By BEN HUBBARD, Associated Press Writer Thu Dec 17, 5:29 pm ET
QARIOUT, West Bank – In this West Bank village surrounded by Israeli settlements, a Palestinian farmer says he has documents proving he owns his land. On a nearby hill, Jewish settler Batya Medad says she too has proof of ownership — the Old Testament.
This quarrel over the land Palestinians claim for their future state is the chief roadblock in Middle East peace efforts.
Mohammed Muqbil was born in this West Bank village in 1939; Medad has lived in neighboring Shiloh since its creation four decades later. They speak different languages and have never met, though their homes lie less than a mile apart.
And between them lies the harsh conflict over Israel's West Bank settlements.
The Palestinians have refused to resume negotiations until all settlement building stops. Last month, Israel's government announced a 10-month halt to new construction in hopes of bringing the Palestinians to the table. But east Jerusalem and some 3,000 homes already under construction were exempt and the Palestinians rejected it.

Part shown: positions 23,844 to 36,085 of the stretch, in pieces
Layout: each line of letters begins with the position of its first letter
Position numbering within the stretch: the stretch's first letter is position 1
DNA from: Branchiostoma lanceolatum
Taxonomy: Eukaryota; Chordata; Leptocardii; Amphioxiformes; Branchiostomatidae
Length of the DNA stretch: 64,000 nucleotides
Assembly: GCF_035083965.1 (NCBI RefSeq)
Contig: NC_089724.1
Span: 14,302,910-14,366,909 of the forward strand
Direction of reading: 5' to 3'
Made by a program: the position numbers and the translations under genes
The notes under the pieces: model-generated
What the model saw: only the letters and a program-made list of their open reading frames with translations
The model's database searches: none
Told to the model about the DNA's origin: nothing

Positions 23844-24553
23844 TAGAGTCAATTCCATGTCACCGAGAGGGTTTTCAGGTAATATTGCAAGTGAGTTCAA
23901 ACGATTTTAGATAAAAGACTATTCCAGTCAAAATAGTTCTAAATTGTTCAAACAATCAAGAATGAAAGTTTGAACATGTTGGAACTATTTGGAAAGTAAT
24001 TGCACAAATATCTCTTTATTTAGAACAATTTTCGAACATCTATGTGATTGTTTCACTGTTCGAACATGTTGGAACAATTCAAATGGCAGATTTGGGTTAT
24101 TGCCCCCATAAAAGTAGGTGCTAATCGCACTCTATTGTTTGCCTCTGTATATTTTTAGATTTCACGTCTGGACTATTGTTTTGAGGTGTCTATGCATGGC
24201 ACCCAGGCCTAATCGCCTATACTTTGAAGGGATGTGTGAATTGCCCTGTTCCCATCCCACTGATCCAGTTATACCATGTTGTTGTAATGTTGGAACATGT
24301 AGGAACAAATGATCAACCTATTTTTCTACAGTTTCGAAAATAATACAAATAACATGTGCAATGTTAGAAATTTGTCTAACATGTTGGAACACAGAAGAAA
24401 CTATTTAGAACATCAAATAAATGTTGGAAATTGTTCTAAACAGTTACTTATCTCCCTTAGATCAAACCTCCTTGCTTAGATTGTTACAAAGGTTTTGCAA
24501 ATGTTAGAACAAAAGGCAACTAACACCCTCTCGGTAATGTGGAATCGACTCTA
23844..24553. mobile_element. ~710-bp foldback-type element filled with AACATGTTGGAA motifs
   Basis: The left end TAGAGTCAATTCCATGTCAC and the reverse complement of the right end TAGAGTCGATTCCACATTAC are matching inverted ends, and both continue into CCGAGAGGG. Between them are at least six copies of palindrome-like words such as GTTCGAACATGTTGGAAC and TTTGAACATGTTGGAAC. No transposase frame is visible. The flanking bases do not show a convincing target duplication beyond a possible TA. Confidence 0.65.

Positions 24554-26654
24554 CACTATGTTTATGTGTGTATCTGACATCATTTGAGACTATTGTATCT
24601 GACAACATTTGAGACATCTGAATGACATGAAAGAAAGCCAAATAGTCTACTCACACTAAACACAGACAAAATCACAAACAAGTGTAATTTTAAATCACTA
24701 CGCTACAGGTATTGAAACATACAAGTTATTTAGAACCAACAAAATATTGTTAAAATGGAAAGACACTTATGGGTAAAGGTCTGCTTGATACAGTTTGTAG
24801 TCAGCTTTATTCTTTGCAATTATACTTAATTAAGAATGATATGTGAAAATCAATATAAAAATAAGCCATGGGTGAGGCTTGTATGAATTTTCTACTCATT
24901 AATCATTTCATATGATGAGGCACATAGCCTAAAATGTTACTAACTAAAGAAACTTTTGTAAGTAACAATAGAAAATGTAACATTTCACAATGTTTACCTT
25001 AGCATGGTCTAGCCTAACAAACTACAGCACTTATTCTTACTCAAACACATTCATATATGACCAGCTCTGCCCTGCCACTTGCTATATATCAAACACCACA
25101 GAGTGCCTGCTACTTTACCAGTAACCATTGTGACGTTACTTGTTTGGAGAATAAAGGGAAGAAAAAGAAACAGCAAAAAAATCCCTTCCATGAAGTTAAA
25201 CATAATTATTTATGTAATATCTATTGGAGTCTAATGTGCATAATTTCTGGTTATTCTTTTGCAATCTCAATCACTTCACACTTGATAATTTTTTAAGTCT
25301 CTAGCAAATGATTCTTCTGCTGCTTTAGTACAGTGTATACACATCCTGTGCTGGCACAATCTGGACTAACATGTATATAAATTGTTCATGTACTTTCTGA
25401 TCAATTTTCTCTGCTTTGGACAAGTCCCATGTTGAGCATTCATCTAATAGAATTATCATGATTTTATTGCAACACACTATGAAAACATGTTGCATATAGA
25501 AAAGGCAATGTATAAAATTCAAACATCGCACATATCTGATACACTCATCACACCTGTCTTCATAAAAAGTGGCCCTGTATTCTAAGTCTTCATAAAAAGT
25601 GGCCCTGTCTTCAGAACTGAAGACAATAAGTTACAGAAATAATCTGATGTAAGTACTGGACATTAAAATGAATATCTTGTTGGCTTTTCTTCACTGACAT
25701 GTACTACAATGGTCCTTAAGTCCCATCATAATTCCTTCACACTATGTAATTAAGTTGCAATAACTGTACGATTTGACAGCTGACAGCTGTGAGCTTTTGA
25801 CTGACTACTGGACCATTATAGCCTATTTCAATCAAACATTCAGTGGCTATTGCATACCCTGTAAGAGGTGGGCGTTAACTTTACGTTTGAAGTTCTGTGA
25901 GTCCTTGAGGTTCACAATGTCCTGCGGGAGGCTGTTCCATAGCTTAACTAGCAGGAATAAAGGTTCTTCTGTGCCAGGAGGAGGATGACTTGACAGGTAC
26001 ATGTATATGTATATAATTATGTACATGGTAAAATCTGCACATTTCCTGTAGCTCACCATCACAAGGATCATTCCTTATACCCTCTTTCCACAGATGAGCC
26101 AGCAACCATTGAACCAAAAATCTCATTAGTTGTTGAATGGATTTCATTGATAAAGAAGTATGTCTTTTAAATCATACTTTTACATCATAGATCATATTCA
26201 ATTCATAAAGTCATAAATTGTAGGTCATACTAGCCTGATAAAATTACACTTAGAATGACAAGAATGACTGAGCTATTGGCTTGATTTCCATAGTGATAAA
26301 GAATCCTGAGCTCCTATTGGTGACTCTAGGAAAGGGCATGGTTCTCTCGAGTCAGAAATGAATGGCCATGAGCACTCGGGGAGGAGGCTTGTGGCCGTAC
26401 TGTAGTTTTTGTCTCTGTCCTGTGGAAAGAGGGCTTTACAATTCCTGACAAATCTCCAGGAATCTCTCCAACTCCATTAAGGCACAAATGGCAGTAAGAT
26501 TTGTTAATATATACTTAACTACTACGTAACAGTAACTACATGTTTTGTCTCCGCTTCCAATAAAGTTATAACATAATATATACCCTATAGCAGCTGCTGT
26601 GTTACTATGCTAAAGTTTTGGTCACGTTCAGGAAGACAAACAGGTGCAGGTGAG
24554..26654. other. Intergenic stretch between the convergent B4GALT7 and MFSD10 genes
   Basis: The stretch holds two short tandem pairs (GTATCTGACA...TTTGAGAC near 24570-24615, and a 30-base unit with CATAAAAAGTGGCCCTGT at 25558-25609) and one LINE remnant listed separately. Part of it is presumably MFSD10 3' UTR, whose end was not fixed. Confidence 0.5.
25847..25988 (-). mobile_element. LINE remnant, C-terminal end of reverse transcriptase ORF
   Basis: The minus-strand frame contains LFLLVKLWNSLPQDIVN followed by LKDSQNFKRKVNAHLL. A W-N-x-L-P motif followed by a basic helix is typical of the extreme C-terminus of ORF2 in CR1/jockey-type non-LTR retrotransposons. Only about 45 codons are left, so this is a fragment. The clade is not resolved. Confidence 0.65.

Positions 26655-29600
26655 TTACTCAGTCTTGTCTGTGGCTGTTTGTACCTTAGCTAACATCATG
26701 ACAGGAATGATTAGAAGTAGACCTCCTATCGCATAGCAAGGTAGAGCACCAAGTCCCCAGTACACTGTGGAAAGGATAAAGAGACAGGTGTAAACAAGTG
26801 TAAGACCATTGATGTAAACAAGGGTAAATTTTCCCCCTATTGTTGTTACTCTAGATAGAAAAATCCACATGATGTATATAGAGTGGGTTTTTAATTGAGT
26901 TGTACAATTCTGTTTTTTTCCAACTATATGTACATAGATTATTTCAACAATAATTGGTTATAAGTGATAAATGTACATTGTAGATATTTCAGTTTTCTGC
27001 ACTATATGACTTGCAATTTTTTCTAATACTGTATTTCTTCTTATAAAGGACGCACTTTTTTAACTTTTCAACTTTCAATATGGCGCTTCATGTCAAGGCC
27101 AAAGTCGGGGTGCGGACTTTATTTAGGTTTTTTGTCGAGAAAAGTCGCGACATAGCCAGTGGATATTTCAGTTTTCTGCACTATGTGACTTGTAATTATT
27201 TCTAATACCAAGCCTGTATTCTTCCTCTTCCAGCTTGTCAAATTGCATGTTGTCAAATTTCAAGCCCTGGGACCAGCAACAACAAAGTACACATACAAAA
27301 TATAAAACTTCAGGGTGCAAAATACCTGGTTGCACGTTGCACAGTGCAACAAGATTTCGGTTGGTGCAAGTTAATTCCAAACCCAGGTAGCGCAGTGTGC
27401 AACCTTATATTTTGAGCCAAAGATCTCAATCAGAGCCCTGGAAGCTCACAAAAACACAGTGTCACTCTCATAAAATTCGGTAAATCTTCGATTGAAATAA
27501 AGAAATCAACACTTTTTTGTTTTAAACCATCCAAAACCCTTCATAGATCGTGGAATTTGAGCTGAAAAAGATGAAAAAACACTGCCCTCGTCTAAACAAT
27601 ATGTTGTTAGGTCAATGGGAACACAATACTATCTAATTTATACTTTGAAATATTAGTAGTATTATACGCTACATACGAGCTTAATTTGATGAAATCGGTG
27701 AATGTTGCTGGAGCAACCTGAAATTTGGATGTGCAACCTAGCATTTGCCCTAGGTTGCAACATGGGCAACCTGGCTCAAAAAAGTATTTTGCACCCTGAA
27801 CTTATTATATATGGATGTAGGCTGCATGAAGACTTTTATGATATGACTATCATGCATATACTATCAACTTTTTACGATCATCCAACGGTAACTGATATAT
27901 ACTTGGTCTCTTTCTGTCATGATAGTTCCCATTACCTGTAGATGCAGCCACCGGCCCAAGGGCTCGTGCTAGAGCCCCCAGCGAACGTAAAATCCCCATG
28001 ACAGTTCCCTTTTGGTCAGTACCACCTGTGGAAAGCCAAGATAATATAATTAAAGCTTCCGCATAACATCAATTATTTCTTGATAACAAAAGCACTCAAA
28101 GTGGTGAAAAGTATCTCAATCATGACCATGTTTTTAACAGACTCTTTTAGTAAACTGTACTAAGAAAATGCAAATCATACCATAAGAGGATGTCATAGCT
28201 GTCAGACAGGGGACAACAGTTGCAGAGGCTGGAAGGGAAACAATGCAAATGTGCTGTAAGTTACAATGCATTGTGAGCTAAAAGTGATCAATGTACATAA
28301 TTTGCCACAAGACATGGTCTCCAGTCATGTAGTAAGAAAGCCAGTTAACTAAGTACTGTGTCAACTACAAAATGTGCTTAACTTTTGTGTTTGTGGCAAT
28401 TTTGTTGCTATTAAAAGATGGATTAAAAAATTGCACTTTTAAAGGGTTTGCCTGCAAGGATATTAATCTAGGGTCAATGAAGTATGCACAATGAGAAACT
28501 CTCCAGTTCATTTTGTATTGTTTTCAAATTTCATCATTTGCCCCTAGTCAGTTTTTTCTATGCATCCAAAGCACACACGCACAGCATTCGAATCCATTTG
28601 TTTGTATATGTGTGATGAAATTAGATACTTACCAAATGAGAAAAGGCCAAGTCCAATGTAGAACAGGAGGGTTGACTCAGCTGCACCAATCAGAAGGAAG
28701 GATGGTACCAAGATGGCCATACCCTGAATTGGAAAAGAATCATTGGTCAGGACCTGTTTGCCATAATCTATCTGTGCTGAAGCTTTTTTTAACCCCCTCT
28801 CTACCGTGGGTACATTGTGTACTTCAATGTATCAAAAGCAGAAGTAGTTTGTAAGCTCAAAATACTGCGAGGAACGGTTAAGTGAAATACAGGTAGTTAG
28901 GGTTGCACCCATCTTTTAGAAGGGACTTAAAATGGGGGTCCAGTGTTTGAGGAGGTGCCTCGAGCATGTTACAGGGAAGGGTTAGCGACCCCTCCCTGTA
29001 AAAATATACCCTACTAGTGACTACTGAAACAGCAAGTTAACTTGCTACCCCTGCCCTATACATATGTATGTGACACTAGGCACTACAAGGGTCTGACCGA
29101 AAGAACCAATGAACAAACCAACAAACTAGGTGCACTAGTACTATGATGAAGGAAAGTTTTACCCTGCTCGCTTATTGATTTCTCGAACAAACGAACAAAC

Qariout, a rocky village of 2,600 people about 20 miles north of Jerusalem, illustrates why Palestinians are desperate to halt the spread of Jewish settlements.
Beyond the political issue of their effect on borders for any future Palestinian state, settlements restrict daily life in hundreds of West Bank villages and gobble up farmland — Qariout has lost two-thirds of its land since 1979.